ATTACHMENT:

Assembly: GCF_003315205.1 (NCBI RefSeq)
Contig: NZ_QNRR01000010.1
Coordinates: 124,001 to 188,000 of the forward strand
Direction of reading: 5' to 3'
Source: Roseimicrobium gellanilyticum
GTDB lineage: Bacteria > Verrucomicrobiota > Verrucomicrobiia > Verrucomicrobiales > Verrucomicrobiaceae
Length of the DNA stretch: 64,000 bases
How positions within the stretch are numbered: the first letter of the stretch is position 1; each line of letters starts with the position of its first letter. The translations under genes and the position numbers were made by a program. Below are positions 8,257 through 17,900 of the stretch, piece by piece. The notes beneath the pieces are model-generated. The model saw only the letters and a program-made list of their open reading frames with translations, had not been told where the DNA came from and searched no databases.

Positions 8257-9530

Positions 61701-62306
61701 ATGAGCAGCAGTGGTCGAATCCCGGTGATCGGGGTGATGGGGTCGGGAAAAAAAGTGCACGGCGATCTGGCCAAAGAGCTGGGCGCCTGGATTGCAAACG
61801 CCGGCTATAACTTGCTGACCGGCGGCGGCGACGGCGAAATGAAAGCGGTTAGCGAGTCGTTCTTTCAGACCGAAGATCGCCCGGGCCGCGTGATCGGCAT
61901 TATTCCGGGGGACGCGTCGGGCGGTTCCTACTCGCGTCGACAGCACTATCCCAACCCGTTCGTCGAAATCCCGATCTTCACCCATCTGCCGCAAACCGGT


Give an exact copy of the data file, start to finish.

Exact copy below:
Assembly: GCF_003315205.1 (NCBI RefSeq)
Contig: NZ_QNRR01000010.1
Coordinates: 124,001 to 188,000 of the forward strand
Direction of reading: 5' to 3'
Source: Roseimicrobium gellanilyticum
GTDB lineage: Bacteria > Verrucomicrobiota > Verrucomicrobiia > Verrucomicrobiales > Verrucomicrobiaceae
Length of the DNA stretch: 64,000 bases
How positions within the stretch are numbered: the first letter of the stretch is position 1; each line of letters starts with the position of its first letter. The translations under genes and the position numbers were made by a program. Below are positions 8,257 through 17,900 of the stretch, piece by piece. The notes beneath the pieces are model-generated. The model saw only the letters and a program-made list of their open reading frames with translations, had not been told where the DNA came from and searched no databases.

Positions 8257-9530

Positions 61701-62306
61701 ATGAGCAGCAGTGGTCGAATCCCGGTGATCGGGGTGATGGGGTCGGGAAAAAAAGTGCACGGCGATCTGGCCAAAGAGCTGGGCGCCTGGATTGCAAACG
61801 CCGGCTATAACTTGCTGACCGGCGGCGGCGACGGCGAAATGAAAGCGGTTAGCGAGTCGTTCTTTCAGACCGAAGATCGCCCGGGCCGCGTGATCGGCAT
61901 TATTCCGGGGGACGCGTCGGGCGGTTCCTACTCGCGTCGACAGCACTATCCCAACCCGTTCGTCGAAATCCCGATCTTCACCCATCTGCCGCAAACCGGT